Spend some time, before you commit much time to a site, thinking about how to name things (galleries, smart galleries, folders, pages). Try to work out a scheme for creating names that are both meaningful to you and that will help you organize your site.
I knew I would be increasing the number of galleries and smart galleries dramatically. And I kind of had an idea how I’d name things but didn’t write it down (nor was my method very algorithmic so it didn’t take long for it to begin to fall apart).
Years ago (well, actually, decades ago) I used to be a programmer. I knew the value of setting up naming conventions but just failed to realize its importance to this task of expanding and complicating my website (if any of my old colleagues read this they will be snickering if not laughing out loud).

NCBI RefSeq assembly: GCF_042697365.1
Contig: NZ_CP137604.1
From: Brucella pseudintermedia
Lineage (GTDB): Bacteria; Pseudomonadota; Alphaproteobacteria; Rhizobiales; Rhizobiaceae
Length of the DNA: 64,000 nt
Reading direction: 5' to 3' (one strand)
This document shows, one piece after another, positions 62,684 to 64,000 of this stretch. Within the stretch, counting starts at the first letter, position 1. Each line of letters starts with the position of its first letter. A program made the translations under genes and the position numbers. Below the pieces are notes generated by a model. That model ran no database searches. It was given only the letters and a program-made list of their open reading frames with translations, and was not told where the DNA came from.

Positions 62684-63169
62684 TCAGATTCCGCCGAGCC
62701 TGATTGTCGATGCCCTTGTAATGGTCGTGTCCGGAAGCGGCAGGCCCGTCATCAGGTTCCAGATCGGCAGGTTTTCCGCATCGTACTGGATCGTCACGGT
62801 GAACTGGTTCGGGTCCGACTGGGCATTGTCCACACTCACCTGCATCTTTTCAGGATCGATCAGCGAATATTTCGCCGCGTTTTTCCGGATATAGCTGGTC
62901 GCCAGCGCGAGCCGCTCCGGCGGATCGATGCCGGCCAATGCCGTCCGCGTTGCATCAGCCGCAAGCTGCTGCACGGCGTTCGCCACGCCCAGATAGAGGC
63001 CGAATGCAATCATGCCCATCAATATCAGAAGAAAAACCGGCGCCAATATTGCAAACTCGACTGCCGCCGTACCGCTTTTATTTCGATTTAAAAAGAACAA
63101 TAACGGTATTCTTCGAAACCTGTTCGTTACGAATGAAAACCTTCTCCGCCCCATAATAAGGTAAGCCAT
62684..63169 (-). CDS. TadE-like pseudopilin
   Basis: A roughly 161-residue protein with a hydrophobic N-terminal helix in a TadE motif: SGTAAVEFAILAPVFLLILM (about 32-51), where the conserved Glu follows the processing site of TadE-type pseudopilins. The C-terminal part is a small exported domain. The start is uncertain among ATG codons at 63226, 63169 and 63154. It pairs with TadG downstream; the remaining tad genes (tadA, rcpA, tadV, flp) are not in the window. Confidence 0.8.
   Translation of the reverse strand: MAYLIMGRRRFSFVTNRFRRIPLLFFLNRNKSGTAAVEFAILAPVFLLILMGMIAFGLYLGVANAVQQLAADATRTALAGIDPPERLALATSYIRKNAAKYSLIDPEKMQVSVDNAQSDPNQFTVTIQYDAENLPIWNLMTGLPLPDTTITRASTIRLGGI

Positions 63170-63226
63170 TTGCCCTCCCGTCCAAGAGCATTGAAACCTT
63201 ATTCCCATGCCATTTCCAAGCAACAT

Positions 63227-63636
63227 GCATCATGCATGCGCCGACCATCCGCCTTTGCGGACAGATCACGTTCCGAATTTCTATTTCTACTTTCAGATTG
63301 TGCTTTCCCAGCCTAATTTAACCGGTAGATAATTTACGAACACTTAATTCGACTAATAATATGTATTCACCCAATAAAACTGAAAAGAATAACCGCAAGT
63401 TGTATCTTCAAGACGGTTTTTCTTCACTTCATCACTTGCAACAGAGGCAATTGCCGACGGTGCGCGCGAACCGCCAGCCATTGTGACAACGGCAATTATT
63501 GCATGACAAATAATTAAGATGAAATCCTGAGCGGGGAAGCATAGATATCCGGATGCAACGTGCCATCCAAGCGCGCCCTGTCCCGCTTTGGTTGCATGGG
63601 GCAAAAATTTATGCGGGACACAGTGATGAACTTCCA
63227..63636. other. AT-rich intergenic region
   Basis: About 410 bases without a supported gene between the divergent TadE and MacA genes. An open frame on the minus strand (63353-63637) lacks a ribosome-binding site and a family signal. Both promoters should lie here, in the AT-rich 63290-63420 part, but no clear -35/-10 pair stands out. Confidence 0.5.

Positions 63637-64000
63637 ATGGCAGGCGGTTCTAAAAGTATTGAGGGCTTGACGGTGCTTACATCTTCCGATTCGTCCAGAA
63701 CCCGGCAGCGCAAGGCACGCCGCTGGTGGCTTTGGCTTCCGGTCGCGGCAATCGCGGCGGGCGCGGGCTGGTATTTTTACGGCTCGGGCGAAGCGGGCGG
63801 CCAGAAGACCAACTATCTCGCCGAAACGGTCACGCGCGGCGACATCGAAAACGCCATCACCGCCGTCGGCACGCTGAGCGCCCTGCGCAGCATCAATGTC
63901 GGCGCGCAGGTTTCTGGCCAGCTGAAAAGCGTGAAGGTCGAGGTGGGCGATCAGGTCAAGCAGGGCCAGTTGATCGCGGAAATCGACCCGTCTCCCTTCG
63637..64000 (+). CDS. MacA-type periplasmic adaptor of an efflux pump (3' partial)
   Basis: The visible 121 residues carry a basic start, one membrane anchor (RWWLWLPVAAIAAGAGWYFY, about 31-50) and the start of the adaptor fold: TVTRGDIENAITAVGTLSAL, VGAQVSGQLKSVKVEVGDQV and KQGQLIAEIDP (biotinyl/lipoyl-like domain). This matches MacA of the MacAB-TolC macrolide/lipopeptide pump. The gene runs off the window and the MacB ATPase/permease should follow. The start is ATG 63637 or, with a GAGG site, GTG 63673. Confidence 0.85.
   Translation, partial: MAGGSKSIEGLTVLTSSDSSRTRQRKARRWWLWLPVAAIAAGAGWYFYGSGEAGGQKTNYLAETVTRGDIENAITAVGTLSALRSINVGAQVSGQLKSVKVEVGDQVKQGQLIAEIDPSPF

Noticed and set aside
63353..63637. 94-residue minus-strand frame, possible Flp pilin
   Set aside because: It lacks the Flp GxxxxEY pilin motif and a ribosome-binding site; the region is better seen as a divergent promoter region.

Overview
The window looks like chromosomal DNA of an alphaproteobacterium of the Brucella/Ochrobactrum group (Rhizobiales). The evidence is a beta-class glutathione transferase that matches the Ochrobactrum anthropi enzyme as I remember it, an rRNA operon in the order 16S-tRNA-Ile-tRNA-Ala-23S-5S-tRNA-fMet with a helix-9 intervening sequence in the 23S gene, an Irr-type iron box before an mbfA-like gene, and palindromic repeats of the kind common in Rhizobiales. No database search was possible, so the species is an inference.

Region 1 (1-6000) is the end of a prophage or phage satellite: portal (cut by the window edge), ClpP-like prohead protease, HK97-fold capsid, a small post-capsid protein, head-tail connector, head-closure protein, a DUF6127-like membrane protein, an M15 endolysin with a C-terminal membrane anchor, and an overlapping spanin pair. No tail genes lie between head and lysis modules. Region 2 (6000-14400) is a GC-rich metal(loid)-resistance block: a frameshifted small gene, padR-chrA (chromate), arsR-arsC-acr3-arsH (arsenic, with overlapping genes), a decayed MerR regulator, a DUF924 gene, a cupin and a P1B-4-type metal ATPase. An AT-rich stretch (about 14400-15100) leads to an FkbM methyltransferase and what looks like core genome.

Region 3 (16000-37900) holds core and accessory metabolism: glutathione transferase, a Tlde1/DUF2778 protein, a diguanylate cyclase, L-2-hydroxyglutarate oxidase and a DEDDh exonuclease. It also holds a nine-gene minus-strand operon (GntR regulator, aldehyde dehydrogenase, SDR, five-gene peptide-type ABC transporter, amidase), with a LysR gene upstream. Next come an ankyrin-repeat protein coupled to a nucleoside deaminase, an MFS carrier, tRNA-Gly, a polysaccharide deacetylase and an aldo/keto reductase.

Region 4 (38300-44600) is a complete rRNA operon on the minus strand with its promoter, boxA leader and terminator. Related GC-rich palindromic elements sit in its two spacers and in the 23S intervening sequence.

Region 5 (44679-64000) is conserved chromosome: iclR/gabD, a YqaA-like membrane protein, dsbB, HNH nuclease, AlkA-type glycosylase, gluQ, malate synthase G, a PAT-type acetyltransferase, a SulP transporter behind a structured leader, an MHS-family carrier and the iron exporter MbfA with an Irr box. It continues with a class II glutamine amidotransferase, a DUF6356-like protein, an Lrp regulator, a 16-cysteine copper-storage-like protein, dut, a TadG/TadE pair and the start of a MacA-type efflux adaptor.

I just didn’t think of this as programming, particularly given the sets of tools provided by SmugMug. And, from my perspective, it really isn’t programming (SmugMug did loads of work to hide all that seriously complex technology). But it is very possible (probable?) that as you grow a site it will grow in complexity as well. And that means you need all the organizing aids you can think of. I was way too far down the road by this time to consider going back and changing the names of things – I was certain I’d seriously break the site in the process. …which leads me to TIP #3.
Document (rinse, repeat)! Keep organized lists of the objects in the site, where they come from (especially for Smart Gallery rules), and how each item relates to the information maintained in LR. And keep it up-to-date. You may completely understand everything while you are in the midst of development. But much of the detail will fade away over time and you will thank yourself for that documentation roadmap when you return weeks or months later to make changes to your site.